Playing for Keeps
Having lived in a small town and large metropolis, I enjoy books set in either locale. While I don’t believe that small towns are quite the panacea that many books make them out to be, I can for the most part suspend belief and just go with the flow. Playing for Keeps, while an easy book to read, is a little too heavy handed on the advantages of small town living and truisms.
Cricket Creek, Kentucky has fallen on hard times with the economic downturn. The town folks are banking all their hopes and dreams on the new play written by one of their own. They just know that this production will bring the tourist trade back to town. Noah Falcon left Cricket Creek over twenty years ago, but now that his baseball and acting careers have stalled, he is returning to audition for a role in their community theatre. After stopping at his favorite bakery, he meets Olivia Lawson. She intrigues him, because she doesn’t fawn all over him, like most woman do and then he realizes that she tutored him in high school. Within minutes, he meets her again at the city’s community center, when he stops to introduce himself to the young playwright Madison Robinson. The sparks between Noah and Olivia are easily apparent to Madison, and she immediately casts Olivia and Noah as the leads in her play.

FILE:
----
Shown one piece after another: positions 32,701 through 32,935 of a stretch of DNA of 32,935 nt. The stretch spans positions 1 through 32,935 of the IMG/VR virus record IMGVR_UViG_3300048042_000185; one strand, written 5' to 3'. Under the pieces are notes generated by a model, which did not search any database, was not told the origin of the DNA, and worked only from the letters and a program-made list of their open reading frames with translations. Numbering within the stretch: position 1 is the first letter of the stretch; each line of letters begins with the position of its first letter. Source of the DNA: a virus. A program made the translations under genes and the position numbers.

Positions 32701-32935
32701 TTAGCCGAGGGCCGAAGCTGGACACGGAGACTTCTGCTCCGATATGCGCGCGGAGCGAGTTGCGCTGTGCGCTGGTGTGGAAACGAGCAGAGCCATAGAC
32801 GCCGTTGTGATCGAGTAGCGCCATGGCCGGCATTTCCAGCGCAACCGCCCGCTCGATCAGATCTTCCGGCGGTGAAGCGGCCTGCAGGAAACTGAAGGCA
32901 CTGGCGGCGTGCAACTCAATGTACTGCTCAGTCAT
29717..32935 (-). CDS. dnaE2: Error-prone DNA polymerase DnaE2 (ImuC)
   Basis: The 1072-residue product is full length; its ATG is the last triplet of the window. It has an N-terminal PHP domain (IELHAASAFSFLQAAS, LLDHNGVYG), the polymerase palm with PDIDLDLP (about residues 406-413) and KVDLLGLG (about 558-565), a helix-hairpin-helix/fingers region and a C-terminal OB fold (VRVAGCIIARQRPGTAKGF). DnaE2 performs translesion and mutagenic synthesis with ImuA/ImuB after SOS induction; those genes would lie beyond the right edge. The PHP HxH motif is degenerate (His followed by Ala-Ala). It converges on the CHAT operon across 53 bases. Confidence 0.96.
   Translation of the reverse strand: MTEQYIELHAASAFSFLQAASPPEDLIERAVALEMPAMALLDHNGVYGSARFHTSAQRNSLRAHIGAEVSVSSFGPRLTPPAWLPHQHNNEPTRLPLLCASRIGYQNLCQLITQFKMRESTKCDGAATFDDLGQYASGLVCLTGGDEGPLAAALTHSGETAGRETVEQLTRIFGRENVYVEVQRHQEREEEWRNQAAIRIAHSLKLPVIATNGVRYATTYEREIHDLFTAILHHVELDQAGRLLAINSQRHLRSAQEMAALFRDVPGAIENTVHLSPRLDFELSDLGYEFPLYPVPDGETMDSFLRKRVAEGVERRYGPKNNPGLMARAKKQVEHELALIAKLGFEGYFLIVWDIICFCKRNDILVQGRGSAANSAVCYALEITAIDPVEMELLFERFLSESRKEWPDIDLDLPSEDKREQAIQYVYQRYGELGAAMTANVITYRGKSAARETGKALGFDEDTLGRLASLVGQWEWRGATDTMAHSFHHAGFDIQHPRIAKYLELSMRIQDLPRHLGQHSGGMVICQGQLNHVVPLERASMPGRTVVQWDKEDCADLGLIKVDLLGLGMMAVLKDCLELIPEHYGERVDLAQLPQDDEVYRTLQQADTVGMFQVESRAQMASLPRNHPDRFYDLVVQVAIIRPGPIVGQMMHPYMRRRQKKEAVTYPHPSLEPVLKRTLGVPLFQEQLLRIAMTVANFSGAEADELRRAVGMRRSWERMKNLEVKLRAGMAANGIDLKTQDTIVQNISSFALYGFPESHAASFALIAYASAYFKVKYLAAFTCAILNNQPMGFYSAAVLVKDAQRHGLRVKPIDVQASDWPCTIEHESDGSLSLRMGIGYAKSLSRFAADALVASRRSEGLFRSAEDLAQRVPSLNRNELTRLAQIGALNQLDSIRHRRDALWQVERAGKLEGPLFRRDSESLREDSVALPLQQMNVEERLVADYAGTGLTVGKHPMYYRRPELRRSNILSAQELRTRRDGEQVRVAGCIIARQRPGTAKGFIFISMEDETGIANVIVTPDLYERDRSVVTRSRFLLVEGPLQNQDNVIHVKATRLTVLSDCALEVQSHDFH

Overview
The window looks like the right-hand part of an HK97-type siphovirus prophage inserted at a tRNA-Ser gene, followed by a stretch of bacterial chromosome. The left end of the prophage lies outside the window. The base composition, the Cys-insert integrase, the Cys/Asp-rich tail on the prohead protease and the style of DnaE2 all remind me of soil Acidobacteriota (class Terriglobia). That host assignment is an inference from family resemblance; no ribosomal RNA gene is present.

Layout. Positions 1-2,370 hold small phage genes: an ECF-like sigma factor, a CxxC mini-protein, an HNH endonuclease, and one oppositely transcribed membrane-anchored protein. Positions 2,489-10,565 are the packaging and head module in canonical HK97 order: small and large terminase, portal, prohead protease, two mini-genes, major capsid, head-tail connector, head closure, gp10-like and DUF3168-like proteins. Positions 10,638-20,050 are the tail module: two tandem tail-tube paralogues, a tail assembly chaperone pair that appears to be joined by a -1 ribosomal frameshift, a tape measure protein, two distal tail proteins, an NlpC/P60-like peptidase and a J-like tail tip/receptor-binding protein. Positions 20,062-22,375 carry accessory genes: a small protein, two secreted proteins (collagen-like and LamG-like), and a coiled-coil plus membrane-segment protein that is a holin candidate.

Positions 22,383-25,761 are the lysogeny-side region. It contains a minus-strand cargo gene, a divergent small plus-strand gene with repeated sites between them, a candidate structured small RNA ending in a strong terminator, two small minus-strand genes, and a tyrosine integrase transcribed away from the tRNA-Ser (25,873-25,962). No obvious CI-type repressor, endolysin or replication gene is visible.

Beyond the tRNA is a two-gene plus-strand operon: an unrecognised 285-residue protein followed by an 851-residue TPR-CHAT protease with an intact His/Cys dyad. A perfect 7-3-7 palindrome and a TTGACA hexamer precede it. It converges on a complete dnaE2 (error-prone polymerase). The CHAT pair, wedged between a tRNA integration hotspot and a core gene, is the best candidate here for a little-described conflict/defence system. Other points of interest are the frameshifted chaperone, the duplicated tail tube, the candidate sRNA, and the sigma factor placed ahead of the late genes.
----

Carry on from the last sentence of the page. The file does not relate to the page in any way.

Olivia Lawson had a crush on Noah Falcon in high school, like all the girls did. Meeting him again throws off her equilibrium, but she doesn’t think he is right for the new play. His looks were got him the part on a soap opera and if this new play is going to help save the town, then the leading man needs to be able to act. However, once she spends time with him, she is impressed at his dedication and sincerity. Rehearsing for the play means that they spend a lot of time together. Soon the townspeople consider them a couple.
While this book has a lot of potential, the pacing just felt off to me. Olivia and Noah have an immediate attraction to each other, and with very little conflict, enter into a relationship. The same thing happens with a secondary couple. Then for about two thirds of the book, we have the two couples cooing back and forth with each other. They eat at the diner; they go get an soft serve ice cream cone at the Dairy Hut, they attend baseball games. Life is tranquil and calm.
The characters are extraordinarily perfect. Olivia teaches high school drama classes and has appeared in many regional summer stock programs. She has had acting offers, but didn’t want to leave her hometown or her father. She says curse words like “fudge”, “poppycock”, and “don’t give a fig” and says thing s like, “This is our town, let’s save it” with a straight face. Although Noah has more rough edges, he still lives to help out with the high school baseball team, by giving them tips on the game and paying for new dugouts.
The idyllic town, the incredible characters, and the lack of a real conflict, ultimately made this an insipid read for me. If you enjoy nostalgic, kinder, and gentler types of stories, then this book might appeal more to you.